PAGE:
language: eng
source:
identifier: ISSN: 0942-8925 ; E-ISSN: 1432-0509 ; DOI: 10.1007/s00261-014-0276-9
fulltext: no_fulltext
issn:
  • 1432-0509
  • 14320509
  • 0942-8925
  • 09428925
url: Link


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titleComputer-aided liver volumetry: performance of a fully-automated, prototype post-processing solution for whole-organ and lobar segmentation based on MDCT imaging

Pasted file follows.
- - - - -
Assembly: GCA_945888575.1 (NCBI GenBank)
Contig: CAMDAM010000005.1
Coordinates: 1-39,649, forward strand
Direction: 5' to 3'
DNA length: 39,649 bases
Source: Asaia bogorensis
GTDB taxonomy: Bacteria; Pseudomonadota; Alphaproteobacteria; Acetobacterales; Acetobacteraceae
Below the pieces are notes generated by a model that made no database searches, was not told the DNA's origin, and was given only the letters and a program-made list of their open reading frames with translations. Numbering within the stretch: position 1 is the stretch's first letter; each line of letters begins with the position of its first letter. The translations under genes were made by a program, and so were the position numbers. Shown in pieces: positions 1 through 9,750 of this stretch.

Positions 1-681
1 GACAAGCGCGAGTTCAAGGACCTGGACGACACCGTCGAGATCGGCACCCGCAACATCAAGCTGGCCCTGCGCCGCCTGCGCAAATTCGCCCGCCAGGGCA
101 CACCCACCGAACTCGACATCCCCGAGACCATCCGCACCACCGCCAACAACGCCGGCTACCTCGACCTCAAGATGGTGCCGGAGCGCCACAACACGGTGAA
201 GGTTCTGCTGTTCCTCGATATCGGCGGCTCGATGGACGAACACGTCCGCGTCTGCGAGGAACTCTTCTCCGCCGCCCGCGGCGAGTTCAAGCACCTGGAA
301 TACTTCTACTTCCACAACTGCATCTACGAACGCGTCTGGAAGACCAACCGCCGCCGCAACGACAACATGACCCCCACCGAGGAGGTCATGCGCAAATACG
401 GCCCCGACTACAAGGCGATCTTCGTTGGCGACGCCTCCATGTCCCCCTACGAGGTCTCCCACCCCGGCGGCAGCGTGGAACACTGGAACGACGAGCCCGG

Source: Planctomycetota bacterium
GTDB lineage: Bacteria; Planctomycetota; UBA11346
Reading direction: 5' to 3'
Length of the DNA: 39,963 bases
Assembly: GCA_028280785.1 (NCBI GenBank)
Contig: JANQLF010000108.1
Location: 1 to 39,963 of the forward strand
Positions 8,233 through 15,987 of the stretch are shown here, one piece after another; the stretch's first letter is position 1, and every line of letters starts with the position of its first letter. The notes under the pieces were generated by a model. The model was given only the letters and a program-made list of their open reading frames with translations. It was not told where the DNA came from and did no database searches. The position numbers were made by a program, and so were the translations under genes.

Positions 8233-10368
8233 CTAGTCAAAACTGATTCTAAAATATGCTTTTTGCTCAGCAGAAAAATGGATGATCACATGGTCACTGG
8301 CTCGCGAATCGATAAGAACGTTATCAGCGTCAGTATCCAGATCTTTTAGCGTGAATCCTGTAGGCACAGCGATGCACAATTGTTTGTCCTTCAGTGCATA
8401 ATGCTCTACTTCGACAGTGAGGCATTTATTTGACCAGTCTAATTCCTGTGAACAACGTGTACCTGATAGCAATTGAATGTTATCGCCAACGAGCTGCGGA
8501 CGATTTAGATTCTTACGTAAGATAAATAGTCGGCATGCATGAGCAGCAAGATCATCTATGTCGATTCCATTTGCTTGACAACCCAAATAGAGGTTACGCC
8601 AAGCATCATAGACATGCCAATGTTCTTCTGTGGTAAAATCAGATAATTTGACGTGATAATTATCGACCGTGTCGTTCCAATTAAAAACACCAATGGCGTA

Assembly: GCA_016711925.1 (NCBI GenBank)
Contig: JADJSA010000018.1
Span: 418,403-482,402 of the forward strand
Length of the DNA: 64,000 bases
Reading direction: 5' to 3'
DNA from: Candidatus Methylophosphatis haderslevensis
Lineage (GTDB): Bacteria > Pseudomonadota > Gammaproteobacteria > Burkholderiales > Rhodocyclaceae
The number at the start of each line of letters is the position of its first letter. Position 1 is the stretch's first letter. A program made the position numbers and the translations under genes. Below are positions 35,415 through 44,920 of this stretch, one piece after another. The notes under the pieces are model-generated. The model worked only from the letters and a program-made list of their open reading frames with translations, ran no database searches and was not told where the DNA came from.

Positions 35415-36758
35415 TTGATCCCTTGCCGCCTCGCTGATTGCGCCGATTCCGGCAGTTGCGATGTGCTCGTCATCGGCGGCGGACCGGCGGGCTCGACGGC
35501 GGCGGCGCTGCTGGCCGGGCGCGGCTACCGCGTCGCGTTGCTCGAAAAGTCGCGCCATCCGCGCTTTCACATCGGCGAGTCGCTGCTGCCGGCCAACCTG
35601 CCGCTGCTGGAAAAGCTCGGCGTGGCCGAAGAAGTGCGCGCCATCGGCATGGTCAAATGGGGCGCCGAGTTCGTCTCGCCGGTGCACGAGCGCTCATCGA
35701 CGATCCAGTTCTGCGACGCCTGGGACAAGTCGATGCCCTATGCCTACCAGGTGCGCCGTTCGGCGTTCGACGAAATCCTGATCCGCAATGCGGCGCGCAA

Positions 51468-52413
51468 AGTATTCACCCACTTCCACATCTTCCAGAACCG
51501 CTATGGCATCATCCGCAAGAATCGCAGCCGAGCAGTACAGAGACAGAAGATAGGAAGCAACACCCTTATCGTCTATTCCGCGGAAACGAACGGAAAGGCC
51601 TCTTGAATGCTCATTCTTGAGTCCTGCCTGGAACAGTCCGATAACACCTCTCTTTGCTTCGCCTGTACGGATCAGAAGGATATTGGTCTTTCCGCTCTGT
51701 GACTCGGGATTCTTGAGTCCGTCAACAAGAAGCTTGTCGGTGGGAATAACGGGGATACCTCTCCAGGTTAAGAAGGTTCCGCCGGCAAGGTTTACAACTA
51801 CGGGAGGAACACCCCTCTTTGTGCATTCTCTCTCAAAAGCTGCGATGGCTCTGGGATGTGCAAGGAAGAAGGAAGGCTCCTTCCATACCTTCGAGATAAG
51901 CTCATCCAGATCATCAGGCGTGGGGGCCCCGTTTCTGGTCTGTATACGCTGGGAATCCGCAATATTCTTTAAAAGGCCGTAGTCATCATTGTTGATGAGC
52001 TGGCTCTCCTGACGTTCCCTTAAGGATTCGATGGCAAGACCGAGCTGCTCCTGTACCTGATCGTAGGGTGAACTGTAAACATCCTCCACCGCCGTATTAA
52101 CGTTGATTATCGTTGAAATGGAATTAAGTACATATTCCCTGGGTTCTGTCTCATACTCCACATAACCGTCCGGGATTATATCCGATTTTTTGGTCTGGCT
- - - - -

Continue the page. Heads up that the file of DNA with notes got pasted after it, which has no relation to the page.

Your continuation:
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descriptionByline: Ghaneh Fananapazir (1), Mustafa R. Bashir (1), Daniele Marin (1), Daniel T. Boll (1) Keywords: MDCT; Post-processing; Liver; Volumetry Abstract: Purpose To evaluate the performance of a prototype, fully-automated post-processing solution for whole-liver and lobar segmentation based on MDCT datasets. Materials and methods A polymer liver phantom was used to assess accuracy of post-processing applications comparing phantom volumes determined via Archimedes' principle with MDCT segmented datasets. For the IRB-approved, HIPAA-compliant study, 25 patients were enrolled. Volumetry performance compared the manual approach with the automated prototype, assessing intraobserver variability, and interclass correlation for whole-organ and lobar segmentation using ANOVA comparison. Fidelity of segmentation was evaluated qualitatively. Results Phantom volume was 1581.0 [+ or -] 44.7 mL, manually segmented datasets estimated 1628.0 [+ or -] 47.8 mL, representing a mean overestimation of 3.0%, automatically segmented datasets estimated 1601.9 [+ or -] 0 mL, representing a mean overestimation of 1.3%. Whole-liver and segmental volumetry demonstrated no significant intraobserver variability for neither manual nor automated measurements. For whole-liver volumetry, automated measurement repetitions resulted in identical values reproducible whole-organ volumetry was also achieved with manual segmentation, p .sub.ANOVA 0.98. For lobar volumetry, automated segmentation improved reproducibility over manual approach, without significant measurement differences for either methodology, p .sub.ANOVA 0.95--0.99. Whole-organ and lobar segmentation results from manual and automated segmentation showed no significant differences, p .sub.ANOVA 0.96--1.00. Assessment of segmentation fidelity found that segments I--IV/VI showed greater segmentation inaccuracies compared to the remaining right hepatic lobe segments. Conclusion Automated whole-liver segmentation showed non-inferiority of fully-automated whole-liver segmentation compared to manual approaches with improved reproducibility and post-processing duration automated dual-seed lobar segmentation showed slight tendencies for underestimating the right hepatic lobe volume and greater variability in edge detection for the left hepatic lobe compared to manual segmentation. Author Affiliation: (1) Department of Radiology, Duke University Medical Center, DUMC 3808, Durham, NC, 27710, USA Article History: Registration Date: 13/10/2014 Online Date: 18/10/2014